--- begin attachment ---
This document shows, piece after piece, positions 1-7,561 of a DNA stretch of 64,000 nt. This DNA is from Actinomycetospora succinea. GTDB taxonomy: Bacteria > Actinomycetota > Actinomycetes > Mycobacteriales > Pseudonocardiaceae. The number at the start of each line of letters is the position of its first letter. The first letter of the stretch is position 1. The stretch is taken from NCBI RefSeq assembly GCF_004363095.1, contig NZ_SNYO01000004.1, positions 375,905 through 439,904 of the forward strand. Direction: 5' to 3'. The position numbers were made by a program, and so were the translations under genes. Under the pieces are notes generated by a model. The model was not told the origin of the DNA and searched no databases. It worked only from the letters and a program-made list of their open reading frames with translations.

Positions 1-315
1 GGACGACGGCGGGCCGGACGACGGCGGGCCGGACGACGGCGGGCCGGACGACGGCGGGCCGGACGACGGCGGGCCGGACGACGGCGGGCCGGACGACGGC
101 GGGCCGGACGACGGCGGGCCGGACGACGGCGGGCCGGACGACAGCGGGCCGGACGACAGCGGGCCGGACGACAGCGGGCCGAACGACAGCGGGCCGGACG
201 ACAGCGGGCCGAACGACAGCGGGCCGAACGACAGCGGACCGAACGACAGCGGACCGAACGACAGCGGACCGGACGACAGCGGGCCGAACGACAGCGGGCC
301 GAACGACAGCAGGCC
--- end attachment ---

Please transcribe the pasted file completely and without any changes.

This document shows, piece after piece, positions 1-7,561 of a DNA stretch of 64,000 nt. This DNA is from Actinomycetospora succinea. GTDB taxonomy: Bacteria > Actinomycetota > Actinomycetes > Mycobacteriales > Pseudonocardiaceae. The number at the start of each line of letters is the position of its first letter. The first letter of the stretch is position 1. The stretch is taken from NCBI RefSeq assembly GCF_004363095.1, contig NZ_SNYO01000004.1, positions 375,905 through 439,904 of the forward strand. Direction: 5' to 3'. The position numbers were made by a program, and so were the translations under genes. Under the pieces are notes generated by a model. The model was not told the origin of the DNA and searched no databases. It worked only from the letters and a program-made list of their open reading frames with translations.

Positions 1-315
1 GGACGACGGCGGGCCGGACGACGGCGGGCCGGACGACGGCGGGCCGGACGACGGCGGGCCGGACGACGGCGGGCCGGACGACGGCGGGCCGGACGACGGC
101 GGGCCGGACGACGGCGGGCCGGACGACGGCGGGCCGGACGACAGCGGGCCGGACGACAGCGGGCCGGACGACAGCGGGCCGAACGACAGCGGGCCGGACG
201 ACAGCGGGCCGAACGACAGCGGGCCGAACGACAGCGGACCGAACGACAGCGGACCGAACGACAGCGGACCGGACGACAGCGGGCCGAACGACAGCGGGCC
301 GAACGACAGCAGGCC